The biotech industry is ramping up production. In some states, like North Carolina, companies are talking about hiring 100's of people, and maybe as many as 5000, total. On the one hand, this is great news for the industry and for biotech education programs. On the other hand, for biotech programs that graduate fewer than twenty students a year, this increased demand might prove too much of a good thing. If the community college biotech programs are unable to meet industry demand, industry might look elsewhere.
Montgomery College, in Germantown, Maryland, has found an innovative solution for ramping up biotech workforce education. WorkSource Montgomery provided funding for the college to offer a free, four-week biotechnology boot camp to train displaced workers for entry-level biomanufacturing jobs. The training program targeted displaced hospitality workers and others who lost jobs because of the pandemic.
The bootcamp only ended a few weeks ago, but according to Dr. Collins Jones, biotechnology program coordinator, all 11 participants have already been scheduled for job interviews, with 4 having already interviewed and received job offers. Two have accepted and are starting to work full-time. Jones says the most urgent need for workers is in vaccine manufacturing, where companies need to work quickly to battle COVID-19, but the need for workers in this industry was an issue even before the pandemic.
“We are starting to hit a level of maturity in the companies. It takes a biotech company 10 to 20 years to get to the point where it’s at the manufacturing stage of a product. Now there are multiple companies that are doing that and they all need employees,” Dr. Jones said. The longstanding biotechnology credit program at the College has put about 300 people to work in the past 15 years, but now demand has taken off. MC has taken the most crucial aspects of the credit curriculum, worked with some of the local biotech companies, and created the boot camp.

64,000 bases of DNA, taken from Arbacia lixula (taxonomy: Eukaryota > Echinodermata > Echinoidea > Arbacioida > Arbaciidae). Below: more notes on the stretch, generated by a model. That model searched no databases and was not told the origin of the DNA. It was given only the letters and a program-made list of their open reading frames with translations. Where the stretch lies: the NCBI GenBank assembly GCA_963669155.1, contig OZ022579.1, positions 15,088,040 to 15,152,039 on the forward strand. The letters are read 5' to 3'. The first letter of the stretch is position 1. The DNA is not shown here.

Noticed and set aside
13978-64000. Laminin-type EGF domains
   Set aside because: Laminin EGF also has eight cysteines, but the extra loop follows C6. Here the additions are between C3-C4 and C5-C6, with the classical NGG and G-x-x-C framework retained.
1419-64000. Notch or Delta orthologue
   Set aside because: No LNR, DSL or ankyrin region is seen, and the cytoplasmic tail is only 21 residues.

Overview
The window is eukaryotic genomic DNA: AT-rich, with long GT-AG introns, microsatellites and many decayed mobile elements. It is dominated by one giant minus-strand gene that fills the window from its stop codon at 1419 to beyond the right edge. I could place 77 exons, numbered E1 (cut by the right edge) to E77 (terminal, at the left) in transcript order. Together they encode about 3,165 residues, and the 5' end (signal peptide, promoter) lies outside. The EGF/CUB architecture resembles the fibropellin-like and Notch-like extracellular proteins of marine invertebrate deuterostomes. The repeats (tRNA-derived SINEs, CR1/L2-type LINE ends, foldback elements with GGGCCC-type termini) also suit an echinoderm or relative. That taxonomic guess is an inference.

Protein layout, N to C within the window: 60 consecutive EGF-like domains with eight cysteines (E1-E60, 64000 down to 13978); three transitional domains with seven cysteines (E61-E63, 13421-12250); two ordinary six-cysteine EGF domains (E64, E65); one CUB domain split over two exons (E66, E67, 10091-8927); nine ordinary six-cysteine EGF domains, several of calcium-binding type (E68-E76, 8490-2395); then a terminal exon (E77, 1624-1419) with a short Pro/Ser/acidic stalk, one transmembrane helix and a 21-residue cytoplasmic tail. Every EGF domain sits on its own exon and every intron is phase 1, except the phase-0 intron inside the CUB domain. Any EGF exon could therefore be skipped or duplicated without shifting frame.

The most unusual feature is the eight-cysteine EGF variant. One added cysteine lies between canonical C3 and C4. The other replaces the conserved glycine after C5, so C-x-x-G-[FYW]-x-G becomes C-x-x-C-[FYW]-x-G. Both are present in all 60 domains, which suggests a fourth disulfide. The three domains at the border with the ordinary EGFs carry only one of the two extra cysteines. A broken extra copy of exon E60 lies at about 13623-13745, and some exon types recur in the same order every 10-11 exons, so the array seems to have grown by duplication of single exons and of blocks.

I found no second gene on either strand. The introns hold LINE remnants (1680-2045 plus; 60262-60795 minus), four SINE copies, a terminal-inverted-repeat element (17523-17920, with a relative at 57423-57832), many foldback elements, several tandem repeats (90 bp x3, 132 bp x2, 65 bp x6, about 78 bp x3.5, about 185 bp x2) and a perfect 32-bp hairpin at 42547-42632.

This training provides entry-level skills such as making solutions, environmental monitoring, and basic aseptic technique for cell culture processes. “These are essential jobs that have to be done as part of the production process of a vaccine or an antibody to treat cancer,” Dr. Jones said. “But once candidates get a foot in the door, biotech is a career and there is ample opportunity for upward mobility,” he said.
Thinking long term, Jones said, “These are lifelong jobs, these are not going to disappear. Many of these biotech jobs were here, the pandemic just accelerated the need. A lot of companies shifted gears. They were making drugs to treat cancer, but now they need to make the vaccine. Once the vaccine is made, they’ll go back to making drugs to treat cancer.”
Once the first cohort starts working, the College will ask for feedback from their employers. This guidance will enable the College to continuously improve the curriculum to meet the ever-changing needs of the industry.
The College is planning more training later this year. “My hope is we are going to run as many of these as we can until either we fulfill the needs of the industry or we run out of people,” Dr. Jones said. “Based on how fast this industry is growing, I’m not sure which is going to come first.”